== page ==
I found the hilarious image below on this post at How to Be a Dad with the caption, "Breastfeeding: Got a problem? Suck it." I've seen my LO do exactly this and then pull away and look at me with brows furrowed because he cannot understand why Mama is laughing so hard.

I love breastfeeding. I will miss it so much when it's gone. It's been great to have the special bonding time between me and my son and to know I'm doing at least one thing that's unequivocally best for him. It's so sweet when he cuddles up and his eyes get heavy when I'm nursing him at bedtime. It's so cute when he stops in the middle of eating just to smile and talk to me before finishing his meal. I laugh hysterically when he dive bombs my boobs because he's hungry or when he plays with my bra strap while he nurses.

But, I'm also ready for it to be over. He just started crawling a couple of weeks ago, so it's a struggle to get him to settle down to nurse. He also grabbed a nipple the other day and got his sharp little baby fingernails nice and dug into it before I could get him to let go (oh, and then he bit the same one two days later). I also took pseudoephedrine, which decreased my supply, which never bounced back. I under-produced (by half) for the first two months of his life, which came along with a host of other problems, so the low supply has me seriously stressed out. Throughout breastfeeding, I've experienced most problems possible: low supply, latch problems, nursing strikes, sore nipples, clogged ducts, etc. There were a few times in those first couple of months when I almost quit.

So, do I love breastfeeding? Usually. Do I hate breastfeeding? Sometimes. Has it been difficult? You bet your ass. Am I glad I stuck it out? Yes.

I guess I wanted to share this because I don't think people hear the full story of what it's like to breastfeed. I thought it would be a lot easier than it was when my baby was born. People talk about how natural and wonderful it is, and it is. But, it's difficult. It can take a few weeks until things start to go smoothly, and it is a lot of work up until then. I wish they covered that aspect of breastfeeding in the birthing classes and baby books. I'd be willing to bet more women would stick it out if they knew that it would be tough at the start when they made the decision to breastfeed. I also think hospitals could be a lot more supportive to breastfeeding mothers - most women go into labor planning to breastfeed but leave the hospital feeding formula - but that is another post.

Bookmark and Share

Friday, April 20, 2012

Hunger Games, indeed

This brilliant person came up with a recipe for Katniss's favorite dish from The Hunger Games, lamb stew with dried plums. It looks absolutely delicious and incredibly rich, just as it should be for a Capitol dish. I can understand why Katniss took a liking to it. There are so many mentions of delicious sounding food in that book; one could write an entire cook book based on the trilogy. (Dear anyone considering doing this, please omit any Greasy Sae dishes.)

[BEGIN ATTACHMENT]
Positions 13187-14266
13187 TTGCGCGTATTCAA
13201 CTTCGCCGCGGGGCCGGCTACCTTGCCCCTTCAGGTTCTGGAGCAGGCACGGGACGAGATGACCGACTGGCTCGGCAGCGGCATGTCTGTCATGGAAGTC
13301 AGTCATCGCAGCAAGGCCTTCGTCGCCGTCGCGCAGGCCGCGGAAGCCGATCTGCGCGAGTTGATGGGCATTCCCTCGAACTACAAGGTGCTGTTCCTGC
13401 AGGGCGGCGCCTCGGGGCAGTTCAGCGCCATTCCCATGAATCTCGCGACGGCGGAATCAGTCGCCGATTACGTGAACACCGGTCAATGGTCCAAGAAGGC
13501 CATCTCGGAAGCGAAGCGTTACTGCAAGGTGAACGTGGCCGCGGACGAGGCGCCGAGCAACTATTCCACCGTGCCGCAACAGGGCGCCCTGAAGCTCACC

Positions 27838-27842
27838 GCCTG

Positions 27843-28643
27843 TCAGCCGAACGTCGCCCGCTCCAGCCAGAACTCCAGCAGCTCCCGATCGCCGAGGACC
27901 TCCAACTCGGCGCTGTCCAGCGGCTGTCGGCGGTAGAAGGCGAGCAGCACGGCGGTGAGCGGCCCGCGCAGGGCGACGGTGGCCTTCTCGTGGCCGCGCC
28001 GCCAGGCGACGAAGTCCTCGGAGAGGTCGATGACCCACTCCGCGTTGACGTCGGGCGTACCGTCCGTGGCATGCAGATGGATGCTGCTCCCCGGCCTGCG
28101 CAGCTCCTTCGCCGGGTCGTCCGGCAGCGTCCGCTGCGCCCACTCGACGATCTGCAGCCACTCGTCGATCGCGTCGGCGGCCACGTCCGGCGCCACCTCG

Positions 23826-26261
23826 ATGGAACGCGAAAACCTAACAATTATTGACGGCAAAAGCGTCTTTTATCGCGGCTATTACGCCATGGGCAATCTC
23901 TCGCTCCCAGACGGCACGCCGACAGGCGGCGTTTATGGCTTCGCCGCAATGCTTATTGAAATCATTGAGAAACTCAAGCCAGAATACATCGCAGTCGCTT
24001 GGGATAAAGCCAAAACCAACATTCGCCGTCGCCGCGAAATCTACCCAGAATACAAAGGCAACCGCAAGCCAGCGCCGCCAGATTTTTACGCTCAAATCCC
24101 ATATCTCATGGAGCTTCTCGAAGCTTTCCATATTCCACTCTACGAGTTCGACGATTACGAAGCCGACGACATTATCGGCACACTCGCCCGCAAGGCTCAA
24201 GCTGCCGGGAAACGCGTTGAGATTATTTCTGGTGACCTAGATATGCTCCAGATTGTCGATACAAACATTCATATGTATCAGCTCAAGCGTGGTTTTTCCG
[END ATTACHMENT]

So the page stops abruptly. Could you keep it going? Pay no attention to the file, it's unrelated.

After seeing this, I must say I'm a bit inspired. I'm feeling like taking a stab at the chicken and oranges in a cream sauce, myself.

Bookmark and Share

Thursday, April 19, 2012

I actually made something I pinned!

Indeed, it's the third recipe I pinned that I actually made. I'm so proud of me. I made Pasta with Cauliflower and Sausage from The Kitchn. I loved it, and my husband, who hates cooked cauliflower (but likes it raw, go figure), loved it as well. I made a half recipe, and there were still enough leftovers for both of us to have a meal of leftovers (and for me to cut up a little to give to the little one. He liked the cauliflower. He makes Mama proud.).

Sauteing the cauliflower really brings out the sweetness of it, and it goes really well with the slight spice of the mild italian sausage. I thought the flavors balanced really nicely, and it had a nice sweetness to it without having the over sweet taste you can get from a jarred sauce. Plus, I cannot resist fresh mozzarella. I like to buy the little balls to snack on in lieu of string cheese.

I used onions instead of shallots (because it's what I had around) and parmesan instead of bread crumbs (because I was too lazy to make breadcrumbs). All in all, I'd say it is definitely a repeat.

Bookmark and Share

The resurrection of the blog

If anyone is actually out there to read this, I commend you. This blog has been dead so long, you've probably forgotten that you followed it in the first place. Well, I'm here to tell you that I'm bringing it back from the dead.

I've decided to expand the scope a bit. I'll continue to post about food, and that will be my main focus. But, I've discovered a couple of new loves since I stopped posting here. I started crocheting about two years ago, and I had a baby nine months ago. So, I plan to post a bit about crocheting and yarn and a bit about parenting.

I hope you'll enjoy reading what I have to share. See you again soon!

Bookmark and Share